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Ingredients Watch List

16 Feb

I did not write the following essay, “Product Ingredients” it is from the web site livecurlylivefree.com  authored by Tiffany Anderson―the owner and creator of Live Curly Live Free―is a master hair stylist and curly hair expert located in St. Petersburg, Florida.

Even though my hair texture is totally different, this web site is loaded with helpful information about hair care and hair care products.  I’ve used Protein ingredient on my hair for years because they were recommended by professionals as the best thing since sliced bread to keep hair from breaking due to heat damage.  However recently after using the Aphogee Protein, I noticed that my hair felt extremely dry and stiff.  So, I am going to pull back on the protein treatments and do more careful reading of product labels, the back as well as the front.  Never rely on what is printed on the front of the label or the pictures on the labels.  Teach yourself to understand the ingredient on the back of the labels, because learning what in the bottle before is goes on the scalp and hair will save money and time buying to try products every month.  An Asian owned Beauty Supply store may have approximately 100 different brands of soaps, shampoos, conditioners, oils, lotions, gels and creams each advertising on the front of the label as the best ingredients for your hair or scalp.  Turned to the back and you will a chemistry list of 3, 4, 5 syllable words describing something that most likely should not be used routinely on the hair and/or scalp.  Most of these product come from the same manufacturing facilities and most of them contain only small amounts of plant based ingredients but they are full agents that will dry out and wear down the hair follicles of kinky, nappy textured hair.  So, if necessary make a No No ingredient list to carry around with you when purchasing products and if you don’t know the ingredient or what it does, then do some Web research on the ingredients.  Just because it contains a few natural oils does not mean the product is okay and safe for the hair.  Natural oils surrounded by unnatural chemicals are not good choices for our hair type and texture because our hair is fragile and breaks easily.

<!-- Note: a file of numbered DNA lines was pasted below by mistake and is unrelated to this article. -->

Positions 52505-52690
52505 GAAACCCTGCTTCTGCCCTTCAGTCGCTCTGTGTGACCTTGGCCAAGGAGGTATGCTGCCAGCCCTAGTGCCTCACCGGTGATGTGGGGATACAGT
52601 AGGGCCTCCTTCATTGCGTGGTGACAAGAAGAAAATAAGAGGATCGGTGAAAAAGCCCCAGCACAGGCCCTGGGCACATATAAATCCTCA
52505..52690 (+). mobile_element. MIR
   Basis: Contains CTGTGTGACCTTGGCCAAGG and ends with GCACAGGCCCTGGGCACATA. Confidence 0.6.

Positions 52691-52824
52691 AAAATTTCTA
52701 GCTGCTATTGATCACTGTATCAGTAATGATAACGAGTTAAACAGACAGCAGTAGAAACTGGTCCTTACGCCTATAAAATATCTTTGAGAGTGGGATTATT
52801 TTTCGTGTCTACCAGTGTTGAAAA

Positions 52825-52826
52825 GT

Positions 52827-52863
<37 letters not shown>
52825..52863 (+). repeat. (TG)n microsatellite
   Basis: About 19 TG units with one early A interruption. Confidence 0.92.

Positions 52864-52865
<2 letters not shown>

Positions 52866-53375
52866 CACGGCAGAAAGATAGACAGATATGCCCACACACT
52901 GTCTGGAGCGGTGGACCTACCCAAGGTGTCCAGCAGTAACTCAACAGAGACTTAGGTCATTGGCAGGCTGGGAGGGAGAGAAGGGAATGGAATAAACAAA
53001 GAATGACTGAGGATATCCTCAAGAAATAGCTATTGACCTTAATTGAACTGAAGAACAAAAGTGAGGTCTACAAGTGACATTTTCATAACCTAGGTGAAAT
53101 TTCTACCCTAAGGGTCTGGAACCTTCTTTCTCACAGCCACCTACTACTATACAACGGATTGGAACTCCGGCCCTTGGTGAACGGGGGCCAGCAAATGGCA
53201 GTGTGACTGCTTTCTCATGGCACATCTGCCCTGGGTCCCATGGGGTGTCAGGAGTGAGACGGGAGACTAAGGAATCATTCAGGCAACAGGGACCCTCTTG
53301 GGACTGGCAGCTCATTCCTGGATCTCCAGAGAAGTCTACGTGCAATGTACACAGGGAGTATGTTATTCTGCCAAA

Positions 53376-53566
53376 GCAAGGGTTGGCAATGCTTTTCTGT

Product Ingredients
So, how do you actually identify sulfates and non-water soluble silicones on product labels? The list of formal ingredient names below will help you to stay on track and avoid purchasing products that are not suitable for optimal curly hair health.
Please note that professional salon products especially formulated for curly hair will always give the best results; however, drugstore products containing no sulfates or non-water soluble silicones are always preferable to any product brand containing those ingredients.
My clients will tell you I am not in the least bit concerned about what “brand” you use. I care more that you commit to following the no-sulfate, no non-water soluble silicones guidelines than I do about what brand you buy, so always feel free to experiment and use the products that are best for you and your particular curls. I still experiment with different products myself, as I suspect almost every girl with curls will do for the rest of her life!

Sulfates
A surfactant—sometimes referred to as a detergent—is a substance that, when dissolved in water, gives a product the ability to remove dirt from surfaces such as the human skin, textiles, and other solids. There are several different types of surfactants, ranging from harsh to mild, with sulfates belonging to the class that is the most harsh.

Common sulfates as found on hair product ingredient bottles include:
Alkylbenzene Sulfonate
Ammonium Laureth or Lauryl Sulfate
Ammonium or Sodium Xylenesulfonate
Dioctyl Sodium Sulfosuccinate
Ethyl PEG-15 Cocamine Sulfate
Sodium C14-16 Olefin Sulfonate
Sodium Cocoyl Sarcosinate
Sodium Laureth, Myreth, or Lauryl Sulfate